Thanks to OpenOffice.org 2.0, my job just got a lot easier.
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|Solveig Haugland, OpenOffice.org instructor|
My first half hour of each section is gone.
This makes me happy. Not only can I spend more time teaching new OpenOffice.org users how to really enjoy the software and use the more powerful features, but the changes in OpenOffice.org 2.0 means someone has been thinking about more than just spreadsheet rows. There are some smart changes in this release.
Just to be clear: OpenOffice.org 2.0 isn't out yet; I'm reviewing the 1.9.122 release. Release date for 2.0? I'm not sure. Indications are late summer, but it's late summer now. Check the OpenOffice.org Web site or subscribe to the announcements list. That's what I'll be doing.
This article is a look at what I like, as an instructor and user, about the new OpenOffice.org 2.0. For full coverage of the new features, check out this page. To download the software, just go to www.openoffice.org and choose the beta.
Three things that make learning and using OpenOffice.org easier
A brave new toolbar metaphor
I used to spend a good 20 minutes teaching toolbars in OpenOffice.org because of the "Rule of Arrows: All Arrows Are Important." You get this odd, big blue arrow when you can get to a different toolbar. You get another odd, little green arrow when an icon has more to give you, and you get an odd, little black arrow when some of the icons are shy and hiding out (not enough screen real estate).
The new OpenOffice.org 2.0, however, has taken a simple but effective approach: Do it like other applications instead of having your own system. The example below shows the new look. Now, to find more icons on the same object bar, you click the familiar-looking black arrow.
But the best part is that the big blue arrow is gone. If you want to see the fancy toolbars that you used to get to by clicking in the right spot, and then clicking the blue arrow, all you have to do now is use the "View" menu for viewing different toolbars or windows. Makes sense to me.
The new Impress look and feel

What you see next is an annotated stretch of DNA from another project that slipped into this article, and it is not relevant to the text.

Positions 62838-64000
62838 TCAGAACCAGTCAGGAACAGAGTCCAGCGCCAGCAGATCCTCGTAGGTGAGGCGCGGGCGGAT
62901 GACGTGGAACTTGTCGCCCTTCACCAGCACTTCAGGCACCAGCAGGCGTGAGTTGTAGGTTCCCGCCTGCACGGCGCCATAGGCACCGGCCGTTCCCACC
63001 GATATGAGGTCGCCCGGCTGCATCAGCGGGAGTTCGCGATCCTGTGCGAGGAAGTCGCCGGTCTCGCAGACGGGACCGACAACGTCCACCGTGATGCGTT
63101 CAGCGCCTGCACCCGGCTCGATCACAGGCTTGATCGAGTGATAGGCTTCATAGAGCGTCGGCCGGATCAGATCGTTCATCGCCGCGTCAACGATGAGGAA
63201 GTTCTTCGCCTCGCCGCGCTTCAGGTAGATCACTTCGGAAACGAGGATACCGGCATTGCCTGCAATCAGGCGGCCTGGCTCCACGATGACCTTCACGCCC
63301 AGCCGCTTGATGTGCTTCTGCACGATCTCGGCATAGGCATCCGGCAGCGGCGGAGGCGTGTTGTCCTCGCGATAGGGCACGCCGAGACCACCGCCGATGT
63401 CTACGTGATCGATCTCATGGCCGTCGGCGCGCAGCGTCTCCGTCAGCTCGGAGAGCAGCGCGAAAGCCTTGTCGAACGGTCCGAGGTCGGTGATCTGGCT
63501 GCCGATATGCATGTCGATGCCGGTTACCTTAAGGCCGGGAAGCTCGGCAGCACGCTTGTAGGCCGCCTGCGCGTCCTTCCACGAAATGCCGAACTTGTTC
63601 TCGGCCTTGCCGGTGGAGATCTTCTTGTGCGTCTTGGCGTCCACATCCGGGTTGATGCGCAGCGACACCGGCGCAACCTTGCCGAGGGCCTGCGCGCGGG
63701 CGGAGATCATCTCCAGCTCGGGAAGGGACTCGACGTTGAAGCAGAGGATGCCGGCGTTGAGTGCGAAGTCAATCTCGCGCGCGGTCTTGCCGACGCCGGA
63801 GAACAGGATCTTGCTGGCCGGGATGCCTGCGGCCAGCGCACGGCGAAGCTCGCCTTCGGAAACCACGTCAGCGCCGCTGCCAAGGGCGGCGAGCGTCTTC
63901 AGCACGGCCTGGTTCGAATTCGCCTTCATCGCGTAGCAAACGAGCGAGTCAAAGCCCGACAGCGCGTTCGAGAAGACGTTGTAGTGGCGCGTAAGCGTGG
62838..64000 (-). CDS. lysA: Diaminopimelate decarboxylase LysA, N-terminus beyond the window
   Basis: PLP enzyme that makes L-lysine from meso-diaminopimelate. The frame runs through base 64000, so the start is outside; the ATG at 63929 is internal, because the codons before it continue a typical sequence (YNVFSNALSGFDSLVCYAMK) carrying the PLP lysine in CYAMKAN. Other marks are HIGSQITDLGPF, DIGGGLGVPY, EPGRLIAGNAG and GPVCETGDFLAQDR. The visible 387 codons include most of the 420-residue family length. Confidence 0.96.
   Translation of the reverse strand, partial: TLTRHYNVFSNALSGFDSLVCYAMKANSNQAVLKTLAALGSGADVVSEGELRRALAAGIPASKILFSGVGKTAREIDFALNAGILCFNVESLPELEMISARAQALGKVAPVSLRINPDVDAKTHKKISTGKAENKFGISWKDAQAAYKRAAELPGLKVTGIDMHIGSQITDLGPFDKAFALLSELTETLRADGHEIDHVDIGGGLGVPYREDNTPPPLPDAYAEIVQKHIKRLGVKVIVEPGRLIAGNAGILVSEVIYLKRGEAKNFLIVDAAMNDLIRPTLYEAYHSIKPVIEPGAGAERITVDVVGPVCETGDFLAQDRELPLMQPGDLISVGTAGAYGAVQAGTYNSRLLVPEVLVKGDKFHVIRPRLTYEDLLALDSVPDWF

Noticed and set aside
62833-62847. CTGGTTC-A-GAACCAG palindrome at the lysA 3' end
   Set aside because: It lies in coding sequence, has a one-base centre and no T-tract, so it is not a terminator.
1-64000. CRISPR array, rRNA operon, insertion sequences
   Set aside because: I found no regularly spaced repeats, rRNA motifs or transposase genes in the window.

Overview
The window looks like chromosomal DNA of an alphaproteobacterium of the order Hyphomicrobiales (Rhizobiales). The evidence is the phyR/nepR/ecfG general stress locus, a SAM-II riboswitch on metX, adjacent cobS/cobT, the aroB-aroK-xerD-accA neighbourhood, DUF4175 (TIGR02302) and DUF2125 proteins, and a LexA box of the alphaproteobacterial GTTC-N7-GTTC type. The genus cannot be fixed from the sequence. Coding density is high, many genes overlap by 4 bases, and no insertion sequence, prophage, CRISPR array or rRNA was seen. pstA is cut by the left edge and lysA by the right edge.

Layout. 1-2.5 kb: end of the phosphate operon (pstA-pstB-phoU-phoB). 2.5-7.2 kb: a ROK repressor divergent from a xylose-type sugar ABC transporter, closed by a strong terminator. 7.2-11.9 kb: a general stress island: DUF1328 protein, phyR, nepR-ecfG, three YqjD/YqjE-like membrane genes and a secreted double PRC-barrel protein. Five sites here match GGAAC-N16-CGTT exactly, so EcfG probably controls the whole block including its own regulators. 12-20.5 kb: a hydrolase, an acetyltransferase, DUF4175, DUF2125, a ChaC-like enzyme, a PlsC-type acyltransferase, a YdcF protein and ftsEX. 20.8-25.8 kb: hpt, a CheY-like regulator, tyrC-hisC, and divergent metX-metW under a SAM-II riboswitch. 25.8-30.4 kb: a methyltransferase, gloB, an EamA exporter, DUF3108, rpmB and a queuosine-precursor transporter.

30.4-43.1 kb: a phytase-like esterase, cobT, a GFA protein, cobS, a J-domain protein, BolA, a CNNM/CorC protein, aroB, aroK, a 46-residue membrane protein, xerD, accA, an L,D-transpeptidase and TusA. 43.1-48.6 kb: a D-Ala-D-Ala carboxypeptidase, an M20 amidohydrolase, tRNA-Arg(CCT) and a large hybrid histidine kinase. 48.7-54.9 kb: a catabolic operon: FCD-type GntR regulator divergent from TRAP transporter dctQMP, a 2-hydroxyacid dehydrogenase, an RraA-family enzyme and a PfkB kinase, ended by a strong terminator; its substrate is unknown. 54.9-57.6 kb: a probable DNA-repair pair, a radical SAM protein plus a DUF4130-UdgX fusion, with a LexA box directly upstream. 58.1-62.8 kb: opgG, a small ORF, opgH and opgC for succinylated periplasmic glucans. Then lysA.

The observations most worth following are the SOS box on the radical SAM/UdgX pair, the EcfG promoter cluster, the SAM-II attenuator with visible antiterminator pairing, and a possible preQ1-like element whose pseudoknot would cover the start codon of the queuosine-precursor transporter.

I think the old Impress presentation maker was the OpenOffice.org application that was the most different from its Microsoft parallel. It also has very important icons that don't get bigger when you choose "Large Icons" in the setup window. So, as an instructor, I spent about 10 minutes just focusing students on how the most important icons -- for master views, tab navigation and the five other views like outline and note -- are controlled by the tiniest icons they've ever seen.
With the new 2.0 Impress, though, the icons are bigger and the interface is more familiar for PowerPoint users. And the areas for navigation and viewing different aspects of the presentation are a whole lot easier to find.
Icons in the style list
For anyone new to styles in OpenOffice.org, and especially for anyone new to the concept of styles, the old style list was a little tough to learn. Here's the old list. (You use it to create paragraph styles like Heading1 or Note -- and much more -- for Writer, Calc and Impress.)
Now, imagine you're trying to learn about styles and how to create them in a new program, and you're looking at those two icons at the top on the far right. You're thinking, are they the same? How do I tell them apart? What in the world do they do? Exactly. All good questions. It's part of my shtick that the most important icons in OpenOffice.org are the smallest and least distinguishable.
Well, not anymore. Look at what they've done with OpenOffice.org 2.0.
They took those two very similar icons and combined them into a drop-down list. I like these, since the two functions, "update" or "new style," are similar anyway. Now I can say "the page with the green plus sign icon," and students will know what the heck I mean.
In Part 2, I'll discuss more of the features and enhancements in OpenOffice.org 2.0.
About the author: Solveig Haugland has been an OpenOffice.org instructor and author since 2000. Haugland's forthcoming book on OpenOffice.org 2.0 will be available from Prentice Hall. To contact Haugland about training or books, e-mail her at email@example.com, or go to her Web site. Visit Cafepress.com to get Haugland's OpenOffice.org CDs or workbooks, or some OpenOffice.org T-shirts.